On Business: Don't be Bob Smith

By | Monday, October 03, 2016 Leave a Comment
I use ComicBookDB.com to keep track of my comics collection. When I first saw it around a decade ago (!) I didn't think the crowd-sourcing model would work well enough that I wouldn't have to enter data for almost my entire collection, but I will admit that I was very wrong about that. As of today, I've entered a little over 3,000 issues myself over the past ten years but my collection stands north of 19,000. And most of what I've entered were either extended runs of a single title where I could basically copy one issue repeatedly and modify just the date and issue number, or relatively obscure independent comics that almost no database would be expected to have. But most of your regular Marvel/DC/Dark Horse/Archie type books get written up within 24 hours of their release, so a lot of books are listed if you just want to check off what you have.

I was doing some of logging of those really obscure issues yesterday though. I had a small pile of minicomics and indie books that I'd picked up at a variety of conventions over the summer. Not only were many of the titles not included in the database, but even many of the creators had not been noted yet! No big deal, though. Adding creators is pretty easy and, unless you're trying to log in some huge anthology, most books are pretty easy as well.

as long as I have all the info.

That's the problem I sometimes find myself up against... no information. Yesterday alone, I was trying to track down creators who only listed themselves by nicknames. "D-Man" or "Mel-L" or whatever. Now unless you have a popular website tied to that name (which you don't, because why they hell would you be selling minicomics if you did) I don't have anything I can do with that.

Or listing the names of the creators but not saying who did what.

Or having your website but not listing out your work.

One of the things I've heard complained about with regard to webcomics is that the creator has to do a lot of stuff BESIDES making their comic to be successful at it. But the same holds true for indie comics as well. How do you expect people to find your work if you're not promoting it on your website? If you expect any/all of your sales to come exclusively from tabling at small, local conventions, you are going to get completely lost in the crowd.

Let me throw this scenario out... You're tabling at a show. Some people come up, look your work over, chat with you a bit. They seem interested and friendly, but they ultimately walk off without buying anything. Now, if you're smart, you've still given them a business card or a bookmark or something with your name and website on it, so they can look you up later. And maybe they'll buy something from your online store, or check back periodically to see what show you'll be at next. (Because you've got both listed on your site, right?) But if the information on your site is vague or out of date with regards to your work, that person is going to be skeptical about sending you money.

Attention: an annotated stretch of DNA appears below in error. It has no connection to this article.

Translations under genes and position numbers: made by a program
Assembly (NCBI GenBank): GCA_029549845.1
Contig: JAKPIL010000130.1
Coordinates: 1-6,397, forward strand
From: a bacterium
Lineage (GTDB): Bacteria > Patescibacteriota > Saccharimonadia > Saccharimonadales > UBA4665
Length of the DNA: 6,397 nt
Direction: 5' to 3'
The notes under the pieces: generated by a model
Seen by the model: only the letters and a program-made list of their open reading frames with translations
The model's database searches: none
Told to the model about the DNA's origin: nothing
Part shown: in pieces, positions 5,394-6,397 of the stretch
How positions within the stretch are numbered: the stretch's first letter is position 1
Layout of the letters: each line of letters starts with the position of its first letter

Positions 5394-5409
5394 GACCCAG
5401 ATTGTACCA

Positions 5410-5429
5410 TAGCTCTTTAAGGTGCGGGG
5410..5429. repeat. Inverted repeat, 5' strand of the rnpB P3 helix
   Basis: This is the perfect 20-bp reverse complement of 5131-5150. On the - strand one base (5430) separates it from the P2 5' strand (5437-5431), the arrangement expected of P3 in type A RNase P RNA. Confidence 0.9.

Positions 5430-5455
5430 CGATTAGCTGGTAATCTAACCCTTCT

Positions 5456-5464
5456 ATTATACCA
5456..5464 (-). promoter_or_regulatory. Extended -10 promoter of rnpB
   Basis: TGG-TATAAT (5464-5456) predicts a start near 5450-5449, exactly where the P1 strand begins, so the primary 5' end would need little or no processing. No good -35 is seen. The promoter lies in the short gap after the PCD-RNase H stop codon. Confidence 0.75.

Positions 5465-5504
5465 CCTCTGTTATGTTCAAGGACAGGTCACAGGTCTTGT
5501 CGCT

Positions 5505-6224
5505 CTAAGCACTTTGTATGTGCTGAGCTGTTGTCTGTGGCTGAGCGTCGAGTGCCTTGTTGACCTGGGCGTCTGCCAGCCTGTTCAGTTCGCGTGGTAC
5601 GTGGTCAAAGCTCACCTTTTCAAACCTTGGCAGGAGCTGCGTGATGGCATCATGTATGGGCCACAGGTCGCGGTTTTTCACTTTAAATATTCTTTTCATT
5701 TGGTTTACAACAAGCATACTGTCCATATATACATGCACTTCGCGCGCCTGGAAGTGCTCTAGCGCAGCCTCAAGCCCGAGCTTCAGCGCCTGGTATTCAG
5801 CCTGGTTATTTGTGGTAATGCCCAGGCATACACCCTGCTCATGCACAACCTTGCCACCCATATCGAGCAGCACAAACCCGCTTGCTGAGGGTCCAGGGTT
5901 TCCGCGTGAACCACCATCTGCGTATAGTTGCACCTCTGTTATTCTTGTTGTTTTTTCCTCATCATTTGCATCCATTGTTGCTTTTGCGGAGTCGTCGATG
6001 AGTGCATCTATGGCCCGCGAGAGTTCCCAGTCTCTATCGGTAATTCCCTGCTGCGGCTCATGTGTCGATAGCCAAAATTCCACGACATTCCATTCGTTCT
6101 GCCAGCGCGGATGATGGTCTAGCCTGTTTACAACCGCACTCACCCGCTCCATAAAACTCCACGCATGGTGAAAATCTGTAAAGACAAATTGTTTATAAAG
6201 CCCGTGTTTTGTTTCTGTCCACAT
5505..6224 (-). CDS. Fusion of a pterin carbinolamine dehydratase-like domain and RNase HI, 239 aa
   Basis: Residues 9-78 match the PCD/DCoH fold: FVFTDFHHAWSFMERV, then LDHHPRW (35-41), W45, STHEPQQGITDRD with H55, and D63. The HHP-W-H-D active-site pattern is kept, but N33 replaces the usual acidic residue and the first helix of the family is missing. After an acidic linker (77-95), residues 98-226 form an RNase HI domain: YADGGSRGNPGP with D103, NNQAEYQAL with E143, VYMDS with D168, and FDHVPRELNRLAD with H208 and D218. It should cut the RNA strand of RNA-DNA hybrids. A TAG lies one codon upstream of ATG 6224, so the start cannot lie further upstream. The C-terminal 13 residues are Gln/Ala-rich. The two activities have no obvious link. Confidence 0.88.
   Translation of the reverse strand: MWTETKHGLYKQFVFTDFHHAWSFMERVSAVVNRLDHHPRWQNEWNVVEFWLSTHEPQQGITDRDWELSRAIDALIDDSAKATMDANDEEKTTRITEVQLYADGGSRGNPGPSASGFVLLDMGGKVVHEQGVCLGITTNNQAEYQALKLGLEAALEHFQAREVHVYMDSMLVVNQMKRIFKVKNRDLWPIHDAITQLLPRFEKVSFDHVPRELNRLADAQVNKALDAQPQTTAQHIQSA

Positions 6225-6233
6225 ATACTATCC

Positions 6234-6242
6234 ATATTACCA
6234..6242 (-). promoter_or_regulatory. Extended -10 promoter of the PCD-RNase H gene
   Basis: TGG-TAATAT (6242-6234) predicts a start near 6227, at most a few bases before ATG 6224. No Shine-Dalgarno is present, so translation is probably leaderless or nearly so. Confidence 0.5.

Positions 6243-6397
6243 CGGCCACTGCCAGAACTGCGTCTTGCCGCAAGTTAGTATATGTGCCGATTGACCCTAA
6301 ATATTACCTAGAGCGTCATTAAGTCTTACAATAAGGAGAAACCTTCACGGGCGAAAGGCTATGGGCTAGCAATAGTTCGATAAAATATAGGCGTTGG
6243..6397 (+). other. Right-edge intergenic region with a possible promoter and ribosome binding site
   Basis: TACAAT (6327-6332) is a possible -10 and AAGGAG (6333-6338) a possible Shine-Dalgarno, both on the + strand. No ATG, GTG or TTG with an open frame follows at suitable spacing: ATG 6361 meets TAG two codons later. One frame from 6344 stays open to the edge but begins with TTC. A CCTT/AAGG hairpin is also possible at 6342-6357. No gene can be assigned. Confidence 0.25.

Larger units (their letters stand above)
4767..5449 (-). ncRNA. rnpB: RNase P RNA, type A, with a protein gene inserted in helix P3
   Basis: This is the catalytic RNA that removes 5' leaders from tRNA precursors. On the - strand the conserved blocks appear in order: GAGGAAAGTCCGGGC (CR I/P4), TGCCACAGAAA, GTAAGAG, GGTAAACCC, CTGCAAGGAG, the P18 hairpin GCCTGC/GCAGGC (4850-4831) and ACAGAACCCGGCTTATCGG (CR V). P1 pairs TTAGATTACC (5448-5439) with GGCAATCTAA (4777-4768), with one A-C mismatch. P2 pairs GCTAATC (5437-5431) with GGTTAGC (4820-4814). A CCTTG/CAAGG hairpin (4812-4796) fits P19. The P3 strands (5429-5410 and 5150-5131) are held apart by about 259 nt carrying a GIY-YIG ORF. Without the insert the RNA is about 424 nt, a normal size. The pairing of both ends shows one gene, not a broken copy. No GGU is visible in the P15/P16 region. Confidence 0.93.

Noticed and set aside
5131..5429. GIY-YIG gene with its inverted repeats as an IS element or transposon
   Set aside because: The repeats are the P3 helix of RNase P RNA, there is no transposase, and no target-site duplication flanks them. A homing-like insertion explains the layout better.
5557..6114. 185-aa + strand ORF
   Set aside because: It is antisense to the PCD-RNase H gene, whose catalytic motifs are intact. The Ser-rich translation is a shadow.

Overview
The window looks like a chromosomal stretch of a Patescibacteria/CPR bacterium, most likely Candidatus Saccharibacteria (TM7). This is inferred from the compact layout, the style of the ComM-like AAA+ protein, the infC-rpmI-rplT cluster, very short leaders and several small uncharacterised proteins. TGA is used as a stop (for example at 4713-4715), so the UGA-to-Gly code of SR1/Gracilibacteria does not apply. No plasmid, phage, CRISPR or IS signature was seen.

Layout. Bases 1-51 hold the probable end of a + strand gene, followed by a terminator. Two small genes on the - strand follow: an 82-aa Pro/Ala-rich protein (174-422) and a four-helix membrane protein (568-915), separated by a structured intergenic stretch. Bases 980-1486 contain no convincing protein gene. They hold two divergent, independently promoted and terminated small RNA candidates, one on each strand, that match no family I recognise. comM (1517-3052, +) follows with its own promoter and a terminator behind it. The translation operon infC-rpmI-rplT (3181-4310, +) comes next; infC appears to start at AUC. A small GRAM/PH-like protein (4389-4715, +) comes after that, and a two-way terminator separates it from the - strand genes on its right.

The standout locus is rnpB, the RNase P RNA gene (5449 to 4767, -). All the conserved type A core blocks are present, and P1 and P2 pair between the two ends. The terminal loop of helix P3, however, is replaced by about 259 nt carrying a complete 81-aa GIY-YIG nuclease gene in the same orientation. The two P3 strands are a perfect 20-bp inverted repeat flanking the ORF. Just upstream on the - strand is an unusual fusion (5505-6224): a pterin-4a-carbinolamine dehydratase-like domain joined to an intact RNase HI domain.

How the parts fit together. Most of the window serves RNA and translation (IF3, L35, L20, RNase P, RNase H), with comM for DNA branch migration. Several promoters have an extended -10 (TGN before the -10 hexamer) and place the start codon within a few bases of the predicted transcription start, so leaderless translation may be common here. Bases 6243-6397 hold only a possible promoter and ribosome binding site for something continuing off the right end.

Or how about this? Tabling at a show. People scan by your table, stop only briefly, don't say anything, and move on before you have a chance to talk with them. You write them off as people who wouldn't be interested in your work anyway. But maybe they were mildly interested or just shy, and made a mental note of your name to look you up later. Even if they're memory is impeccable and remember precisely how to spell your name, Google still has to send them to your site. That might be a little easier with an unusual name ("Sean Kleefeld" has been a fantastic name in that regard!) but if your name is Bob Smith, that will be infinitely harder. (For the record, I used to actually work with a guy named Bob Smith. I've never been able to find what he's been up to.) You need to make sure your name is as Google-able as possible, and with a more common name, you should focus on your name combined with the titles of all your books.

Let me make it simple for you. On every comic you make, include the names of all the creators, their roles in making the comic, their websites, the comic's website, the price (trust me, any retailer who you want to re-sell your work will curse you if you don't have the price on there) and, ideally, the publication date. (So if, by chance, your website falls to the wayside because you got tied up with regular, paying job and/or a family or whatever, the reader won't be as pissed off if your comic was published several years ago. If it's got a current date and your site is jacked, well... let's just say that doesn't inspire professionalism or confidence.)
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